A Perspective from Tehran

Iran Protests: Drivers and Consequences

22 Jan, 2018    ·   5423

Majid Izadpanahi analyses what motivated the protests and the possibility of their future recurrence

Majid Izadpanahi
Majid Izadpanahi
Research Intern
While much of the world was busy celebrating the new year, Iran was enveloped in protests. Spread across 70 cities, these protests began in the Shiite holy city of Mashhad in reaction to endemic inflation that has plagued the Iranian economy.

This demonstration was more significant than the Green Movement in 2009 or any previous demonstrations Iran has faced. Firstly, the Green Movement opposed the election of Ahmadinejad and was driven by the participation of the middle class and restricted to three or four large cities with a clear slogan, “Where Is My Vote?” This protest was much more widespread, targeting external policies perceived to have a direct influence on the current economic downturn and hence the average Iranian's standard of living. These policies include Iran’s involvement in Syria, Lebanon and Gaza, leading to slogans like “Let Go of Syria, Think of Us,” or “No Gaza, No Lebanon, My Life for Iran.” Secondly, this protest was spontaneous, organised through the Internet - specifically a messaging application called Telegram - without leadership, and lacked the support of the established reformists as some of these voters have lost their faith in them and President Rouhani. Surprisingly, two conservative and religious cities – Mashhad and Qom – witnessed anti-Islamic Republic and pro-Iranian royal family slogans.

Though triggered by inflation, there are many factors motivating the demonstrations: inflation, unemployment, pervasive corruption and embezzlement, to name but a few. These causes absorbed the nationwide protest organised a few months earlier by  people who lost money invested in financial institutions that became bankrupt. These earlier protests led by the normal salaried class comprising a spectrum, from teachers, to bus drivers and labourers, intensified after the earthquake in Western Iran and the lack of governmental aid to the survivors. Protestors were further aggravated when President Rouhani allocated more funds for religious institutes than other crucial administrative organisations, such as the Organisation of the Environment, which looks after Iran's many environment-related problems. In short, these protests represent a far wider cross-section of the population than previous protests.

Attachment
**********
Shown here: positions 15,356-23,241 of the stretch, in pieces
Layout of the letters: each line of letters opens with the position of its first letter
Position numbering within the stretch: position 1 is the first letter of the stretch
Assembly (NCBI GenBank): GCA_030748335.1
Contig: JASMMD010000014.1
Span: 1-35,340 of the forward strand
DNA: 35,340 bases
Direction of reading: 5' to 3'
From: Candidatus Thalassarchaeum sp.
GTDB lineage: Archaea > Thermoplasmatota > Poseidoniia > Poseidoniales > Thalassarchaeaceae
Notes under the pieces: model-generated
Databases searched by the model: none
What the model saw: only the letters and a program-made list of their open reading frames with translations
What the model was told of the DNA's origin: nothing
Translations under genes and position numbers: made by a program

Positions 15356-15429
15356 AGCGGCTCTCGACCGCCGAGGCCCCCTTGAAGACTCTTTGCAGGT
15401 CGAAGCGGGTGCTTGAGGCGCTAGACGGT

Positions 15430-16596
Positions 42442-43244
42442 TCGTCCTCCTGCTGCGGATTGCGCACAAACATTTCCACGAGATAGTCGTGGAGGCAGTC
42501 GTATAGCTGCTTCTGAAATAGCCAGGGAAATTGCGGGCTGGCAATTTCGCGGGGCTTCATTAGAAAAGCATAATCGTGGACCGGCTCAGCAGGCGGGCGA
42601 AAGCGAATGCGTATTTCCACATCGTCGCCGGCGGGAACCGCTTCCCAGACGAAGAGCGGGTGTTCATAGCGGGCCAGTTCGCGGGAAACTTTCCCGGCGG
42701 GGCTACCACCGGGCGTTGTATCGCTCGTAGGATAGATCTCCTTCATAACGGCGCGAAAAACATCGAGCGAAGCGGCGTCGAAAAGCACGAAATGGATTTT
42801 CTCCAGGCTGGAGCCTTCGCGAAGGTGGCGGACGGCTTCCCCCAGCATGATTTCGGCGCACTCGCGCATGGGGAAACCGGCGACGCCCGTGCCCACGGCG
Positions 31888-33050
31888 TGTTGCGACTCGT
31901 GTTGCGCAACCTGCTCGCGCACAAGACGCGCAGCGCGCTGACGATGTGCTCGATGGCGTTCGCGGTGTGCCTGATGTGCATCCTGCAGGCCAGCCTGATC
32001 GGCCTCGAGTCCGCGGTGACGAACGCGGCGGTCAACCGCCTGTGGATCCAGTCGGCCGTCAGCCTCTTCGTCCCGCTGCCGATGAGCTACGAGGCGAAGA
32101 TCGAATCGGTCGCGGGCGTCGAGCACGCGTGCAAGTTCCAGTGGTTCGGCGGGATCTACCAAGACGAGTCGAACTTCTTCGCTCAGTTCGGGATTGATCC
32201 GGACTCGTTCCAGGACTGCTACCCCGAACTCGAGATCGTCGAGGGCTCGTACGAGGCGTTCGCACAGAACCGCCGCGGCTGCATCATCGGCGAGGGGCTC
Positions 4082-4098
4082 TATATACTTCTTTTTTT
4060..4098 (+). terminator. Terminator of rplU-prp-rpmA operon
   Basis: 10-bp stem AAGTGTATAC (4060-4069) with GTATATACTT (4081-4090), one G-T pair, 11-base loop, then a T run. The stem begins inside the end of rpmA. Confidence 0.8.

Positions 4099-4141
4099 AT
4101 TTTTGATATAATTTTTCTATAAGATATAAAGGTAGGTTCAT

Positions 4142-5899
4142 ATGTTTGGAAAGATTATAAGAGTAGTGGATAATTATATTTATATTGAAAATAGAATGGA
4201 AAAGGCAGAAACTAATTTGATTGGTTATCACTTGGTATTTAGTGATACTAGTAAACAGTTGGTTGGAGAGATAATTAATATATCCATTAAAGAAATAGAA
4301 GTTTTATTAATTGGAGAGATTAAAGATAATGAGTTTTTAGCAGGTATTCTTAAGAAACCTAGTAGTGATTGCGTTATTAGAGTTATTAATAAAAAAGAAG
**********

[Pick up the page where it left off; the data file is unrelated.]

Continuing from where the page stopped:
The Government's Approach
While officials accepted the right to protest and admitted to the existence of economic problems, they accused foreign powers - Saudi Arabia, the US, and Israel - of instigating the demonstrations. Consequently, the government response was three-fold: force, counter-propaganda, and censorship. Riot police was used to crack down on and arrest protestors. The counter-narrative of a foreign hand was created, stoking nationalist sentiments through mass media and organised pro-government demonstrations. Finally, apps like Telegram, Instagram and Facebook were blocked.

All of this leads to two main questions relating to the durability of the protests, and their consequences.

The demonstrations began based on economic motivations but very soon turned into political demands as they correctly blamed the officials’ inability to solve problems. Signs of confusion among Iranian officials over the state of affairs are visible. They failed to grapple with the demands of the demonstrators and resorted to deflection tactics accusing other countries. As long as the disillusionment with the economic function of the government and the grounds for discontent exist, the possibility of recurrent protests remains open.

While previous protests had been supported by reformists within Iran, the current demonstrations can be considered a third force outside the established political system, and beyond the reformist-fundamentalist equation. In fact, this third pole has pushed the reformists and fundamentalists closer to each other, possibly leading to the emergence of a new pro and anti-government equation. In other words, a new political makeup.

Overplaying the foreign conspiracy angle may undermine President Rouhani’s détente foreign policy and bring about a new round of tensions between Iran and the West. The US is planning new political sanctions on Iran due to “the violation of human rights.” The continuation or recurrence of the protests may prevent foreign investments in Iran, especially in the energy sector, preventing any short-term bubbles or deeper economic recovery.

Ultimately, if these protests achieve political amplification well beyond their current significance, the consequences will depend entirely on the reaction of the government to them.